Reverse Racism: a term created and used by whie people to deny their white privilege. Those in denial use the term reverse racism to refer to hostile behavior by people of color toward whites, and to affirmative action policies, which allegedly give "preferential treatment" to people of color over whites. In the U.S. there is no such thing as "reverse racism."

Racist: A racist is one who is both privileged and socialized on the basis of race by a white supremacist (racist) system. The term applies to all white people (i.e., people of European descent) living in the United States, regardless of class, gender, religion, culture, or sexuality.

A Non-Racist: a non-term. The term was created by whites to deny responsibility for systemic racism.

etc, etc., etc.
11.1.2007 9:48pm
r78I don't think there is any sort of moral obligation...
The point you seem to miss is this is within academe. No one maintains there is a "moral obligation" to serve on a panel like this one, but not to is a problem for @academic freedom.@
11.2.2007 7:08am
Neuro - so @academic freedom@ constrains academics to do things personally they prefer not to do?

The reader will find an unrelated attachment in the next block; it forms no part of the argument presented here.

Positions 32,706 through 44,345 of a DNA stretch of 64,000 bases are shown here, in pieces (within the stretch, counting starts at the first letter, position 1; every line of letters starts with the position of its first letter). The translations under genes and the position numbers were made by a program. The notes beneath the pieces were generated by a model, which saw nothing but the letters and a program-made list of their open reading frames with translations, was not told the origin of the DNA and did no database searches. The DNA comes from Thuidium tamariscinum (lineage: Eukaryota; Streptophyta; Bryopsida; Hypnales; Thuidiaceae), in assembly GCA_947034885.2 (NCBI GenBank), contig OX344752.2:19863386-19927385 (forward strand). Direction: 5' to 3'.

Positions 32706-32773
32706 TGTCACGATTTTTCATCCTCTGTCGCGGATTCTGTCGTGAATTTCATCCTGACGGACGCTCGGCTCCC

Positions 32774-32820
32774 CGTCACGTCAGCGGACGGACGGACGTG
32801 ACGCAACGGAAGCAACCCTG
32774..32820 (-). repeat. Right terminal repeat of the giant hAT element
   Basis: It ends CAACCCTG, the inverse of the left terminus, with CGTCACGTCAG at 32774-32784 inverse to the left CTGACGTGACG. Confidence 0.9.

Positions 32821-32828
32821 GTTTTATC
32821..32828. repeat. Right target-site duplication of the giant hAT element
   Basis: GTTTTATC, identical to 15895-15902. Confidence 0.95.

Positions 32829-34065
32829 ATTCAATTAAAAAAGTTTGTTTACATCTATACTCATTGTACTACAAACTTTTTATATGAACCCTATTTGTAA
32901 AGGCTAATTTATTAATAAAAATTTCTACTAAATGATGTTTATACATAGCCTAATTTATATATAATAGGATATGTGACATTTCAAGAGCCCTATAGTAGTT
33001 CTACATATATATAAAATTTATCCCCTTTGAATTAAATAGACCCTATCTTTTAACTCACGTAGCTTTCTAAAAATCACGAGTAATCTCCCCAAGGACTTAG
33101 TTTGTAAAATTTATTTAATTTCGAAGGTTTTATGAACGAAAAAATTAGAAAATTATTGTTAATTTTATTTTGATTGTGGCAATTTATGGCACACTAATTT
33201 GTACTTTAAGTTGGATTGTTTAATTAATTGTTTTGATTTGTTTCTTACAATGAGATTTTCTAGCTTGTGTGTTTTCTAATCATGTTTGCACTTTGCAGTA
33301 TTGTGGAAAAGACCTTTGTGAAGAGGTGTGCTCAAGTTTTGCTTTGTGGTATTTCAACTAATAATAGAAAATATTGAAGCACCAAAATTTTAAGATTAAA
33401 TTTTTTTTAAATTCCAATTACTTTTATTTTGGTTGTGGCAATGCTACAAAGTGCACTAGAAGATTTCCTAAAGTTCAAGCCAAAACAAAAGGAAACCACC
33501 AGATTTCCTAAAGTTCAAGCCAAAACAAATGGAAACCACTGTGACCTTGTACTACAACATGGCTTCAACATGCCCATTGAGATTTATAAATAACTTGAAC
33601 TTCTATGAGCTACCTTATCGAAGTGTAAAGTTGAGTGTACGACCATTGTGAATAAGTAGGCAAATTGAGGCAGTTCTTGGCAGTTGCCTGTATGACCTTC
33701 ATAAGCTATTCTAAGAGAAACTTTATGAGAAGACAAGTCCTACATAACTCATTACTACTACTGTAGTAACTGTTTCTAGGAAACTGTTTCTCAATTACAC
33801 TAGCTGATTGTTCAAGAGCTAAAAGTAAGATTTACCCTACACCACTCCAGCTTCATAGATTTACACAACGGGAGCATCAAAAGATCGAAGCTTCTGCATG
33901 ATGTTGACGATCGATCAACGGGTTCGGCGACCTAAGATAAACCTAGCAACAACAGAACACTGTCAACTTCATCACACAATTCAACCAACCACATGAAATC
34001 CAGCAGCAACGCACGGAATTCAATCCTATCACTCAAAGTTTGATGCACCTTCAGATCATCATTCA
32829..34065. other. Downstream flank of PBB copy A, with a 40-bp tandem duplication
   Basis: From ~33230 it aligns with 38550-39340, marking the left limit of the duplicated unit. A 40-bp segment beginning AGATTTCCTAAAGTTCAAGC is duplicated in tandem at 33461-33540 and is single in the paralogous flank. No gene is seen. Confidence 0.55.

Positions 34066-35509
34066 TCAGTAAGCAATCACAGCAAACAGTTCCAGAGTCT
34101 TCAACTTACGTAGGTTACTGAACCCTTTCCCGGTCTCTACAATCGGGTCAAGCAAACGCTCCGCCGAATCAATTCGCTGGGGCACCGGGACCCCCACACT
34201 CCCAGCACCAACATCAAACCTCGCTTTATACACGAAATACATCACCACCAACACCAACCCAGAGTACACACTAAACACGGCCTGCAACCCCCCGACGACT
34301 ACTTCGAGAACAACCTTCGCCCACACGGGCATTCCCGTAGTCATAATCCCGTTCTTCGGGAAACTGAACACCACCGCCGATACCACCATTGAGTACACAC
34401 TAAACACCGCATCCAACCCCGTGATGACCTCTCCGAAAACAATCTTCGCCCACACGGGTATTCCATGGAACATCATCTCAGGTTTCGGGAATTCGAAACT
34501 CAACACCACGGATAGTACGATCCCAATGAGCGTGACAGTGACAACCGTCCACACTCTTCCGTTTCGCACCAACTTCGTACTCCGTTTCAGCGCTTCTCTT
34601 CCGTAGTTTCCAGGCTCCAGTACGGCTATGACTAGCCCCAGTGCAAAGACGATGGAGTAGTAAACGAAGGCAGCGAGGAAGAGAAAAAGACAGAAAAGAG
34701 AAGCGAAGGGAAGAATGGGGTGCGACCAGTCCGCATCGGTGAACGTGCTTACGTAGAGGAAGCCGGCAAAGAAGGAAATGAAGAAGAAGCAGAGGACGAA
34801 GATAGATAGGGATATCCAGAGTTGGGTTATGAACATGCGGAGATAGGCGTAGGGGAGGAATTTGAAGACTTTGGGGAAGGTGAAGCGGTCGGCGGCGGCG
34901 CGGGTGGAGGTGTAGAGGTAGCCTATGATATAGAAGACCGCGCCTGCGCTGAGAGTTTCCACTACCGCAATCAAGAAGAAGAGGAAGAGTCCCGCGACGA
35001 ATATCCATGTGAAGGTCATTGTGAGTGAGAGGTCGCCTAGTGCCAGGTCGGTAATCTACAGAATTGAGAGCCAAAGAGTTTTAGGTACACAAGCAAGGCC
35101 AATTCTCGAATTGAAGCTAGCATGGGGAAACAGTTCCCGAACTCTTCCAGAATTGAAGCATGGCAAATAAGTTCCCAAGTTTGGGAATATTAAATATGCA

11.2.2007 1:03pm
D Palmer (mail):
Professor Volokh,

I have to disagree with your characterization of Mr. Khan. He clearly stated in his e-mail that he was attending and went to great pains to describe his itinerary BEFORE he mentions his discomfort at sharing the stage with an Ex-IDF member.

The students at Delaware clearly overreacted to his (very mild)comments. And even if Mr. Khan had asked for Mr. Rominowsky to be removed from the panel, they should have politely told him no.

I have no problem with Mr. Khan's comments, whether they were made in jest or not.
11.2.2007 2:11pm
MDJD2B (mail):

Ultimately, the debate stems from whether someone believes Israelis unjustly and illegitimately drove Palestinians from their land.

Huh? These soldiers are patrolling land occupied by Palestinian Arabs who have NOT been driven out. These soldiers never drove anyone out of their land.